Candida and Pregnancy
Candida is quickly becoming one of the most controversial health topics of our time. Most conventional doctors don’t believe the ailment even exists since there are such a myriad of symptoms associated with the disease, but those that do believe tend to do so passionately. There has never been any sort of ironclad study done on the ability for a woman who suffers from Candida to conceive, the much more common yeast infection form of Candida is thought to interfere in a woman’s body chemistry enough as to stop any possible conception.
A yeast infection can release toxins into the bloodstream and cause everything from vaginal thrush to arthritis, autism, asthma, psoriasis and in some cases, infertility. An excellent way to deal with these types of infections is with over-the-counter yeast infection medications or creams, or by simply changing your diet to a no yeast, anti-candida diet.
The easiest way to tell if you have a yeast infection include itching and redness in the vaginal area. Also, inflammation on the urinary opening and more frequent urination as well as painful urination are signs. In severe cases, the vulva may swell and small fissures can appear. Discharge can become thick and white. Intercourse will usually become painful as well, also hurting your chances of conception. In rare cases, yeast infections can come from your sexual partner, and in those cases, the partner would need to be treated for the infection as well if conception is to be more likely.
Once you are pregnant, yeast infections become common. Studies have shown that women are actually more susceptible to yeast infections during pregnancy than during any other time in their lives, especially during the second trimester. There is no evidence that the yeast infection can damage the baby or cause any sort of birth defect, but the number of drugs that can be used to treat the infection are limited due to the fact that you’re pregnant. They mostly cause a major amount of discomfort in a time when you’re already experiencing high amounts of discomfort due to the pregnancy itself.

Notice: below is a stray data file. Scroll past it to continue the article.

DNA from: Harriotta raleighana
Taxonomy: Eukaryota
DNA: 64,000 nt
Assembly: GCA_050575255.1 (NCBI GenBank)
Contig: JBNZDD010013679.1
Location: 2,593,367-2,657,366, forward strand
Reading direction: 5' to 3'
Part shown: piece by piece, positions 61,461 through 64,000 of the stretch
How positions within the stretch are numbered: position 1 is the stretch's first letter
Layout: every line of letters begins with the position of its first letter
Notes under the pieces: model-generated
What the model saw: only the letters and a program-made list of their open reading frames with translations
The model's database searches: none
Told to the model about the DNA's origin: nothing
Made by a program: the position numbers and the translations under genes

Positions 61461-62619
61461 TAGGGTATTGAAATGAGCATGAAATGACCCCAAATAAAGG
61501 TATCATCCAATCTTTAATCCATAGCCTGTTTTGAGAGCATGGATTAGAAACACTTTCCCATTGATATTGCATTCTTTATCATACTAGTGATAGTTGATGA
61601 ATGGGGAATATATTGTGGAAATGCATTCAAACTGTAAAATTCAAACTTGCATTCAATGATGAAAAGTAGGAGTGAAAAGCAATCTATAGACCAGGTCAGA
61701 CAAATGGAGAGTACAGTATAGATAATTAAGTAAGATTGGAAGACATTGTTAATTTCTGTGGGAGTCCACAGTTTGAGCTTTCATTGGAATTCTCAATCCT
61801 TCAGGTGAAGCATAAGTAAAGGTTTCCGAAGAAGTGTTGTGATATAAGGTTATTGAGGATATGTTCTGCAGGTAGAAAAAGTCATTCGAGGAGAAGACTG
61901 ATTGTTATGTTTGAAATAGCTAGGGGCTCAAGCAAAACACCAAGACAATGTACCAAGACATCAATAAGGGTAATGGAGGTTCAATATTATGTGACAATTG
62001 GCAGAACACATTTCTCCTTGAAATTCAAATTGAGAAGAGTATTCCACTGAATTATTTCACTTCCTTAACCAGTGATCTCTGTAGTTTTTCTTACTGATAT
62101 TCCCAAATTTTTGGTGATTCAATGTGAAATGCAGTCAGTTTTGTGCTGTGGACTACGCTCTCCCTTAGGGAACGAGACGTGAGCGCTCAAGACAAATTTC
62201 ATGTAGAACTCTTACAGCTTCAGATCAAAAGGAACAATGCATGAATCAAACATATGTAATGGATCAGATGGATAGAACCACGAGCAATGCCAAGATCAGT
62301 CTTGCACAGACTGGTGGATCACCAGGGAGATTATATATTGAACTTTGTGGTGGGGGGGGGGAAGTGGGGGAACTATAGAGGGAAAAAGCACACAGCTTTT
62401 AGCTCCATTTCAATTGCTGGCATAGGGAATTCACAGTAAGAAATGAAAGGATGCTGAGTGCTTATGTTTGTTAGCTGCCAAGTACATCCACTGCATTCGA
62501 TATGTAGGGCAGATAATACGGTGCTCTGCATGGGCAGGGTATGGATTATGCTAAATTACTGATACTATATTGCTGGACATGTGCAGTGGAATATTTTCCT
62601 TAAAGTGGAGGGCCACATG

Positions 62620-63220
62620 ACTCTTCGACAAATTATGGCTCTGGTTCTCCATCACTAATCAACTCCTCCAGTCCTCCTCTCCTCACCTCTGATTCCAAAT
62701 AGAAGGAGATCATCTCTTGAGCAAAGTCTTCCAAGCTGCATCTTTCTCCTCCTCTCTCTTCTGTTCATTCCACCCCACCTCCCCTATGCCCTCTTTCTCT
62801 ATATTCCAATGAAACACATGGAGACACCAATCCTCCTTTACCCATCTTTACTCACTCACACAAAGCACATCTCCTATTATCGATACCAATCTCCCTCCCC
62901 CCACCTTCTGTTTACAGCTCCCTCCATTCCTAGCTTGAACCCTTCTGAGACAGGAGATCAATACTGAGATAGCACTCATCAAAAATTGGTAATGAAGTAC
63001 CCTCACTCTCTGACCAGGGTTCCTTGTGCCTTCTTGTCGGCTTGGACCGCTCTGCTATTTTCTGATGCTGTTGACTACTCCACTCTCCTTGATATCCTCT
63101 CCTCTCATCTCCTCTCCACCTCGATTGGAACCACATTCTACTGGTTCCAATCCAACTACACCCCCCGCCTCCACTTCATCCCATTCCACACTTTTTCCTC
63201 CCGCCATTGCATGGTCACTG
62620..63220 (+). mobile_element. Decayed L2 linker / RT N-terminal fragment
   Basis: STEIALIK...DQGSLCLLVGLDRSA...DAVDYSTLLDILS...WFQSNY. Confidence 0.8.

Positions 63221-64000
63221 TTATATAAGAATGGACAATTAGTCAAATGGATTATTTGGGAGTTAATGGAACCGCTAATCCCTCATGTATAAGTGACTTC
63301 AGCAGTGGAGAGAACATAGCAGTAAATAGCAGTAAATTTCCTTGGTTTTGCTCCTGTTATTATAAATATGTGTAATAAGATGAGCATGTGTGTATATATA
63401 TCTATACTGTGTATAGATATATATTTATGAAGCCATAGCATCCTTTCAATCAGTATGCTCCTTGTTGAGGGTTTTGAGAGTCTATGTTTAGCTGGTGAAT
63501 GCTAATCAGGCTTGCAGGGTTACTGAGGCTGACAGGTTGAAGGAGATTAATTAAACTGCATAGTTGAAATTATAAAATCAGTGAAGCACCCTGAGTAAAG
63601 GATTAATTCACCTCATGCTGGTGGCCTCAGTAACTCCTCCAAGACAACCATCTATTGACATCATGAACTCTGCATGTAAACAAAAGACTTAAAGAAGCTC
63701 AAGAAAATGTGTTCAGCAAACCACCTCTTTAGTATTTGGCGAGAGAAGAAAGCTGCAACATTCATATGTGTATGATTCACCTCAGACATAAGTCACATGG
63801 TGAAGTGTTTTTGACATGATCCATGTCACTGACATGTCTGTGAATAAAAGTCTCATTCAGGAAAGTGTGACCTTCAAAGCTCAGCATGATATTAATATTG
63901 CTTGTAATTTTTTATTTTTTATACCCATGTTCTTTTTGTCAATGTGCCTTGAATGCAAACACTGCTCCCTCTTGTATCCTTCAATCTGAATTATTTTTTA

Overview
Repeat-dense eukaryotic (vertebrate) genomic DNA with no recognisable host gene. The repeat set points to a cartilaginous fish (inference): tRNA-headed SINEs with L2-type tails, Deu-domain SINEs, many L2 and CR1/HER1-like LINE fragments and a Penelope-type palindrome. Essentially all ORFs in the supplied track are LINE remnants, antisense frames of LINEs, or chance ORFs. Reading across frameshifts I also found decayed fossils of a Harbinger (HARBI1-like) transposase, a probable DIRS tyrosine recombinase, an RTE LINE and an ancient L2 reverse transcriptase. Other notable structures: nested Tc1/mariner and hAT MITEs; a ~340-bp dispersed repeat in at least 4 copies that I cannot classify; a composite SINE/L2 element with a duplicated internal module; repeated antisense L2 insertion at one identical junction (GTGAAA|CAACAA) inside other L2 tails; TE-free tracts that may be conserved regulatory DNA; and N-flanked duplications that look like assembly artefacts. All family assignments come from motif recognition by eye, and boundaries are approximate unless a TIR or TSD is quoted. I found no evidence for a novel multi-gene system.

Yeast infections are more common during pregnancy mostly because of the roller coaster ride your body is going through hormonally. A high vaginal pH (a more acidic environment) is healthy and helps keep Candida at bay, but during the second trimester of the pregnancy there is an increase in the amount of sugar in vaginal secretions on which the yeast can feed on, causing a large amount of growth and a pain for the women having to put up with it.
The most common and least evasive treatments of yeast infections during pregnancy are over-the-counter and prescription creams and suppositories. If left untreated, a yeast infection can be passed to your baby during birth via the mouth. This is called thrush and can be treated with a prescription drug called Nystatin. Treatment time of the infection while pregnant can range from a week to two weeks. You should have a much easier time controlling your pH, and your Candida once the pregnancy is over.